Andrea Rondeau, Lexi Bainas, Kevin Rothbauer Citizen and Don Descoteau Goldstream Gazette
Even as federal NDP leader Tom Mulcair made a subdued speech to supporters in Quebec, local NDP candidate Alistair MacGregor was being declared the winner of the Cowichan-Malahat-Langford riding, with a healthy lead over the other four candidates.
Though his party’s seats in Ottawa were reduced substantially, and nationally the NDP’s results had to be seen as a disappointment, MacGregor was upbeat and excited by his win and the prospect of heading to Ottawa.
“The people of Cowichan-Malahat-Langford have sent a clear message tonight,” MacGregor said. “You voted for change! Rejecting the politics of fear and division, you voted for a better and more inclusive Canada. And that was a good thing.”
He went on to assure everyone, even those who had supported other candidates that he was “going to fight for those values every single day.”
He thanked his team, “especially for keeping going when we were so tired, after an 11-week campaign.”
“I am deeply humbled by the trust you have placed in me tonight. I will work every single day with every ounce of energy I have to keep on earning that trust. It’s a very sacred thing,” he said.
For much of the night second place swung between Liberal candidate Luke Krayenhoff, whose party swept to a majority government in Ottawa, and Conservative candidate Martin Barker, who saw his party pushed from power.
“There were a few Conservative ships dashed upon Liberal shores tonight, and ours was one of them,” said Barker at his headquarters in Duncan where a small crowd had gathered to watch the results roll in.
Conservative leader Stephen Harper had said before voting day that should his party lose he would step down as party leader. The CBC reported that Conservative Party of Canada president John Walsh released a short statement saying Harper has instructed him to reach out to the elected caucus with the goal of naming an interim leader, though Harper himself made no immediate announcement about his future Monday night.
“Congratulations to Justin Trudeau,” Barker said. “They ran a good campaign and the people have spoken.”
“We really did well. I believe it was this red tsunami that washed over us. We never foresaw our Conservative support going so thoroughly to the Liberals.”
Barker said he was also surprised by the local results.
“The result here surprised me, not in the NDP victory, but in the numbers themselves. The Liberal tide that washed over Canada also washed over Cowichan-Malahat-Langford.”
He took the time to acknowledge all of his competitors for the local seat.
“My heart goes out to Luke, Fran and the other Alastair, [Haythornthwaite] because I know what goes into it.”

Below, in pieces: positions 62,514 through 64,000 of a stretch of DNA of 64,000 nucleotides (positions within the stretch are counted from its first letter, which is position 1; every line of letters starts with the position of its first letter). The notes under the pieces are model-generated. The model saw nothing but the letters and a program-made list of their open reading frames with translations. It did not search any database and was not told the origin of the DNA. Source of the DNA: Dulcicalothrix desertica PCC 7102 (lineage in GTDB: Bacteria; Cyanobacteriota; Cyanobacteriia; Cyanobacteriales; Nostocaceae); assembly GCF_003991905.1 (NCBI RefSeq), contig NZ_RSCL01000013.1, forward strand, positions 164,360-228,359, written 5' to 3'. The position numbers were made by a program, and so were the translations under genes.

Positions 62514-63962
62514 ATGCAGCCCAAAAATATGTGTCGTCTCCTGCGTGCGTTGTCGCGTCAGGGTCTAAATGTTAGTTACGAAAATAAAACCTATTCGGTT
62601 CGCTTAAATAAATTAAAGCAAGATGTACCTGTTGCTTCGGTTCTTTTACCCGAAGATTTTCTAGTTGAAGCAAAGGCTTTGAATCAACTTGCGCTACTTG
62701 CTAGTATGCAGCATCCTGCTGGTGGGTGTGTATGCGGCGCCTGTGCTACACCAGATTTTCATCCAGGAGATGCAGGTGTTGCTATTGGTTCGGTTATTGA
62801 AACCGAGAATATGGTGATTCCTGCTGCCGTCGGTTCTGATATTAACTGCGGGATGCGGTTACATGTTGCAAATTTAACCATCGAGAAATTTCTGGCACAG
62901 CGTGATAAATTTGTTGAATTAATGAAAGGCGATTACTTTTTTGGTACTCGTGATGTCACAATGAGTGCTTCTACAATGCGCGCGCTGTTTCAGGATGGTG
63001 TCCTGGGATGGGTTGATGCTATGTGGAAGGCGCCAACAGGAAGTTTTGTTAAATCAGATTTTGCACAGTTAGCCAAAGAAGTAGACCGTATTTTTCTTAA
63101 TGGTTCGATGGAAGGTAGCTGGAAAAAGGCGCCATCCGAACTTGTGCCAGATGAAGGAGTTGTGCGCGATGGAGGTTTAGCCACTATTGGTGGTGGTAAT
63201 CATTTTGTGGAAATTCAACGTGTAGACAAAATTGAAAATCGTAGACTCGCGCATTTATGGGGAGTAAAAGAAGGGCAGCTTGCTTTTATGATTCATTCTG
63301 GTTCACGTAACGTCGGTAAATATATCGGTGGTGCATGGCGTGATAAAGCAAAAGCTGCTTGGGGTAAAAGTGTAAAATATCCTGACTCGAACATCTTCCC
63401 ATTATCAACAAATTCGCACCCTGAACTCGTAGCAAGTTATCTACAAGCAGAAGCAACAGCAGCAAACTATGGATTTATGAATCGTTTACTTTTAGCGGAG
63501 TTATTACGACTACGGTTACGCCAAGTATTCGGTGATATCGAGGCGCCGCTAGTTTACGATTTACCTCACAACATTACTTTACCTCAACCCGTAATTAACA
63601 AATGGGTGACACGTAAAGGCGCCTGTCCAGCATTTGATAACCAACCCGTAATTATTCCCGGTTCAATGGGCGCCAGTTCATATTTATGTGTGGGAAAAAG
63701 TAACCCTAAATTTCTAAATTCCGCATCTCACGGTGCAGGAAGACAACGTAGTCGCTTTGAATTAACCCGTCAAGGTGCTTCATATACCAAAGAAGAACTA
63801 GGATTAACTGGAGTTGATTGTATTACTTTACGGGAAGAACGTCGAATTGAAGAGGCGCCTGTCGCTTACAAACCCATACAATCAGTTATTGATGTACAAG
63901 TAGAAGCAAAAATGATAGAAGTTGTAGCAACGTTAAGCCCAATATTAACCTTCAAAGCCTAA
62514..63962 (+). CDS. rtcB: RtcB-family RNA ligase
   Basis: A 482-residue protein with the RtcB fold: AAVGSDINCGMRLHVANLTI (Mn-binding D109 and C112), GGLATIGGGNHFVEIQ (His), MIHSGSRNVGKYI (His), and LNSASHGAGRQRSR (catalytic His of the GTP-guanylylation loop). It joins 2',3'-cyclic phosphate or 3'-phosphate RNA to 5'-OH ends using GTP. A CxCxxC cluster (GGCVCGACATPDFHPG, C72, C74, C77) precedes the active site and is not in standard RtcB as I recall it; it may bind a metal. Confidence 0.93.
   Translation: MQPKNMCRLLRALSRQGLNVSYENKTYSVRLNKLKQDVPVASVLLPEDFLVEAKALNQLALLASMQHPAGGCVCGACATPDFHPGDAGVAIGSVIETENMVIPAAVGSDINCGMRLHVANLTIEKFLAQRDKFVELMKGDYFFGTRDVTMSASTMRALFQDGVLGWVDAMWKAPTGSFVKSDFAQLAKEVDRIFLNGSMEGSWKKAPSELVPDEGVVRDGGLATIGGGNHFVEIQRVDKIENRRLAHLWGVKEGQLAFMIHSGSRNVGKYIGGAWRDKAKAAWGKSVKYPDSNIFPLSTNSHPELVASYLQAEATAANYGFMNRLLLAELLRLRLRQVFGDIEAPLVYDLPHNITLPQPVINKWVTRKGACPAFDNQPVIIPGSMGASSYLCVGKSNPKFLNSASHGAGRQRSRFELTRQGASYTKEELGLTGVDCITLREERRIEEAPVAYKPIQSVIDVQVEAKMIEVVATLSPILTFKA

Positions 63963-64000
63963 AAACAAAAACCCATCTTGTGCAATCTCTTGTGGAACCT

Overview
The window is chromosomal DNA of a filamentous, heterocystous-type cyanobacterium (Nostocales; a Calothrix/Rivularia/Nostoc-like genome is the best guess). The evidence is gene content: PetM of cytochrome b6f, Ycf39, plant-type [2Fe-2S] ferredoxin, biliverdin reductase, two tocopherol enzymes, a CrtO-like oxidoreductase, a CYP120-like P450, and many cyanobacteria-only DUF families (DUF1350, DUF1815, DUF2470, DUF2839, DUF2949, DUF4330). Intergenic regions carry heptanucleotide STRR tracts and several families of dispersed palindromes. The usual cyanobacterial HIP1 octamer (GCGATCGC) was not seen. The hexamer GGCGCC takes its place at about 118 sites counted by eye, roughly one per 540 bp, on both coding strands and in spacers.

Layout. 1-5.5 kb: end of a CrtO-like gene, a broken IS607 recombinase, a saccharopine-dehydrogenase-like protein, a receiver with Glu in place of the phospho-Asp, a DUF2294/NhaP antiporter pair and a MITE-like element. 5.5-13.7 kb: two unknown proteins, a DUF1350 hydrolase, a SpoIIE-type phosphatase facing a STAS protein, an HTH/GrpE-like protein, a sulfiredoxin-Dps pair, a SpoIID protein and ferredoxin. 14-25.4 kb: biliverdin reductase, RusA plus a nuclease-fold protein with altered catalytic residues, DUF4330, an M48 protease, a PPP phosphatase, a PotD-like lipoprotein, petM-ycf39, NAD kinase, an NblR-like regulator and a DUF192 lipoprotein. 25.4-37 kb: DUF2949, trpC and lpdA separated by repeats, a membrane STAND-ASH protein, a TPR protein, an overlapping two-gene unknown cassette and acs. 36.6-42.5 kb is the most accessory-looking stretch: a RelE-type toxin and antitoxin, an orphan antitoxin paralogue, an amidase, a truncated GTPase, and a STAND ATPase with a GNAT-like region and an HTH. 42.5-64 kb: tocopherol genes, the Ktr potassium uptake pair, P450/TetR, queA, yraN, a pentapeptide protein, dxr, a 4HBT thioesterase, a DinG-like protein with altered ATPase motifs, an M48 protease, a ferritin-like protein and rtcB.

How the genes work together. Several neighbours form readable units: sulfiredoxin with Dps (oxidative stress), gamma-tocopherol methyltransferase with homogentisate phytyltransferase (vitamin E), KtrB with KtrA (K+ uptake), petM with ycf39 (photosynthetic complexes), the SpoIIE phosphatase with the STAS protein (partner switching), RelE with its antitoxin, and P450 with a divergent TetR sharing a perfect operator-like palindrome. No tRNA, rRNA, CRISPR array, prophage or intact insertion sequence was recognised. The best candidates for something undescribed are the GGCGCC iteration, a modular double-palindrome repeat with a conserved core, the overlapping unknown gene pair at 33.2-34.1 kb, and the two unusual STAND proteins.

Krayenhoff, who came into the Cowichan-Malahat-Langford race at the last moment following the resignation of Maria Manna, gave kudos to winner MacGregor of the NDP. Krayenhoff noted, however, the Liberals made an impact in a short time.
“The Liberals have made a strong showing in this riding,” he said. “We’ve got everything to be proud of.”
Of his party’s national accomplishment, Krayenhoff added, “We had no idea it would be such a strong success. We’re just over the moon.”
While the pre-election polls hinted at the Liberals forming at least a minority government, he downplayed their importance.
Among the changes he said the Liberals plan on implementing is a change from the first-past-the-post system that essentially gives Western voters little chance on effecting the overall result.
“We’re going to look at all options, but we want one where people can just vote on principle more than being so strategic all the time.”
In fourth place Fran Hunt-Jinnouchi picked up a respectable vote tally, with Alastair Haythornthwaite of the Marxist-Leninist Party trailing well behind.
Hunt-Jinnouchi felt good about her own campaign and the people she was able to reach.
“I actually feel very proud of my team and how they were able to mobilize and get out our message of hope and standing up for the environment in a way that got people listening and starting to get involved,” she said. “My canvassing coordinator is only 18. I had people on my team that had never voted before. It was inspiring to see what we did accomplish.”
Nationally was another story.
“It’s very disappointing because we are at such a crucial time in Canadian history, to bring a Green perspective and voice to making decisions that are going to impact our future,” Hunt-Jinnouchi explained.
The way the campaign played out was less than ideal, with a “story of fear” leading to a “heave Steve” mentality and strategic voting, which may have affected the outcome for the Green Party.
“When I look at what’s happened, I feel that Mr. Trudeau ran a sincere campaign and people saw through the fear-mongering,” she concluded.
With files from Don Descoteau, Goldstream Gazette